Fires produce toxic gases and dense smoke that can quickly spread throughout your house or apartment. This deadly cloud can fill an entire building even if the fire is limited to a single room. In order to ensure that you and your loved ones will have enough time to escape a fire, you need to be alerted at the first presence of smoke. Therefore, it is crucial that you install and maintain smoke detectors in your home. Smoke detectors should be located on each level of the building, near each sleeping area and at the top of stairwells. Smoke alarms should be placed on the ceiling or, if placed on a wall, 6-12 inches below the ceiling. All smoke alarms should be tested once a month and batteries should be replaced once a year.
Carbon Monoxide Detectors
Carbon monoxide (CO) is an invisible, odorless gas that displaces oxygen in your home and in your body. A person who breathes too much CO can suffer from its toxic effects even after he or she has been moved to fresh air. Unfortunately, many household devices can produce carbon monoxide when not functioning properly. Common sources of CO are furnaces, wood stoves, fireplaces, kerosene heaters and motor vehicles. In addition, the exhaust from gasoline powered devices (generators, chainsaws, etc.) will contribute to high levels of CO if adequate ventilation is not provided. CO detectors alert occupants when CO levels begin to climb within an area. At a minimum, detectors should be placed outside of sleeping areas. Because CO has nearly the same density as air, CO detectors can be placed at any height on a wall or ceiling. Follow the manufacturer’s recommendations when installing a new detector. The United States Fire Administration offers the following advice:
Have a qualified professional check all fuel burning appliances, furnaces, venting and chimney systems at least once a year.
Never use your range or oven to help heat your home and never use a charcoal grill or hibachi in your home or garage.
Never keep a car running in a garage. Even if the garage doors are open, normal circulation will not provide enough fresh air to reliably prevent a dangerous buildup of CO.
When purchasing an existing home, have a qualified technician evaluate the integrity of the heating and cooking systems, as well as the sealed spaces between the garage and house. The presence of a carbon monoxide alarm in your home can save your life in the event of CO buildup.
Never operate gas powered equipment indoors without adequate ventilation.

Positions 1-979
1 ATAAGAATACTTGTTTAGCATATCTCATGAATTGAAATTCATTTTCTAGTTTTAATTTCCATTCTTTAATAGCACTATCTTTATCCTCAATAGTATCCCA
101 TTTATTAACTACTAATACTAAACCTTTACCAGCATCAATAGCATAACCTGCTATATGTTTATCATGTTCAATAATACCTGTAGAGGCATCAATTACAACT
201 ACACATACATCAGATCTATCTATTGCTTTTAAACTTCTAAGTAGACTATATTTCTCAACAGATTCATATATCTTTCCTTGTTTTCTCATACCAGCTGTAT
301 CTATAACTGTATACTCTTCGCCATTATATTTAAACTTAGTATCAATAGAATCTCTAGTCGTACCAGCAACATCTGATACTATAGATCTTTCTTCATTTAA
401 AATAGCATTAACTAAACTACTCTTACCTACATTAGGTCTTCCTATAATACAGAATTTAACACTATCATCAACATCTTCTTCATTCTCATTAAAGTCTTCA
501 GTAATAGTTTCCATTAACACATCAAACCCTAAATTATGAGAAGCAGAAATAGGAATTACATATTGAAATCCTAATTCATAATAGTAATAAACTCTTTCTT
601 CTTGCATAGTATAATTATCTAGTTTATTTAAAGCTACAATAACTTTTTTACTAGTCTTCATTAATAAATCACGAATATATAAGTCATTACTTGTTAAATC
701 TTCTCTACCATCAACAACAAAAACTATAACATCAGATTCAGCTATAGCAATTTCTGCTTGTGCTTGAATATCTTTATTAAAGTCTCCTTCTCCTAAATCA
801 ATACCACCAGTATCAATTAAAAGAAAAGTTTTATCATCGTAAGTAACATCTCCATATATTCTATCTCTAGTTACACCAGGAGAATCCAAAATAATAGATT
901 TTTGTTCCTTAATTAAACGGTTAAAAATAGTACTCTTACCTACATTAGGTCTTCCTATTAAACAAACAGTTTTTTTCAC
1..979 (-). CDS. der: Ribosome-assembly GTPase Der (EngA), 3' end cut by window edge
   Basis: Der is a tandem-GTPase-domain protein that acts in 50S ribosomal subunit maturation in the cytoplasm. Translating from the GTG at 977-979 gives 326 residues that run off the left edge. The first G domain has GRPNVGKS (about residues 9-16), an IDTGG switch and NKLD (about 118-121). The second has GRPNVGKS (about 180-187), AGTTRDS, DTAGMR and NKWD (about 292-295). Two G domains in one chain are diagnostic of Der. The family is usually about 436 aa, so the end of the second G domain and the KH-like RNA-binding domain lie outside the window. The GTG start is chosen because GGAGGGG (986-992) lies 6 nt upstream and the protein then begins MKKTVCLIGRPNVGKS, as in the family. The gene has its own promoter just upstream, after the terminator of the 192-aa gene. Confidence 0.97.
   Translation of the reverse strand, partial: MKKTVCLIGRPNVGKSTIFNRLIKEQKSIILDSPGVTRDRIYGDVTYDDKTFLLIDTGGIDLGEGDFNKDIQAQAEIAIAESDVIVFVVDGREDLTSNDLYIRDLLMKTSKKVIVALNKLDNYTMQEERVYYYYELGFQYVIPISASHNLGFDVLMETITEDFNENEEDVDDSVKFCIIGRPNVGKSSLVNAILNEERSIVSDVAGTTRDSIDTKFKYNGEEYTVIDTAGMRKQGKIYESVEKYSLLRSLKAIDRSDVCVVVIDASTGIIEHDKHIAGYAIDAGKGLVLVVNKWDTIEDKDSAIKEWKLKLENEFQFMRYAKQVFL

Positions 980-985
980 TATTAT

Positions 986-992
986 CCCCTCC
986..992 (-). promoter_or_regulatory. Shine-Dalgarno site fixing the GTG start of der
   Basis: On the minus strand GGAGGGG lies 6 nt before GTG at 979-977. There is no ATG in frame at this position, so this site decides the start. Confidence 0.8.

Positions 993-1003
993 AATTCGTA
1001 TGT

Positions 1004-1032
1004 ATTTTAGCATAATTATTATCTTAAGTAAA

Know the common symptoms of CO poisoning: headache, nausea, dizziness, chest pain and fatigue.
If you or anyone you live with experiences these symptoms, or if your CO detector activates, follow these steps:
If anyone is feeling ill:
1.Evacuate all occupants immediately.
2.Call 911 and when relaying information to the dispatcher, include the number of people feeling ill.
3.Do not re-enter the home without the approval of a fire department representative.
4.Call a qualified professional to repair the source of the CO.
If no one is feeling ill:
1. Silence the alarm.
2. Turn off all appliances and sources of combustion (i.e. furnace and fireplace).
3. Ventilate the house with fresh air by opening doors and windows.
4. Call a qualified professional to investigate the source of the possible CO buildup.
Natural gas is a fossil fuel that is produced deep in the earth’s crust. It is composed primarily of methane, but also contains traces of other hydrocarbons. In its normal state natural gas is colorless and odorless. The pungent, rotten-egg smell that is usually associated with natural gas is actually an odorant called mercaptan. Mercaptan is added to help identify hazardous natural gas leaks. Leaks occur because of faulty gas appliances and gas piping systems. If you notice the smell of natural gas in your home or any other structure, leave immediately and call the local gas utility company or 911 from a remote location. Do not make calls from within the affected building, do not turn any light switches on or off, do not use or unplug any electrical appliances and do not light a match or other combustible material. Spark or flame could result in an explosion.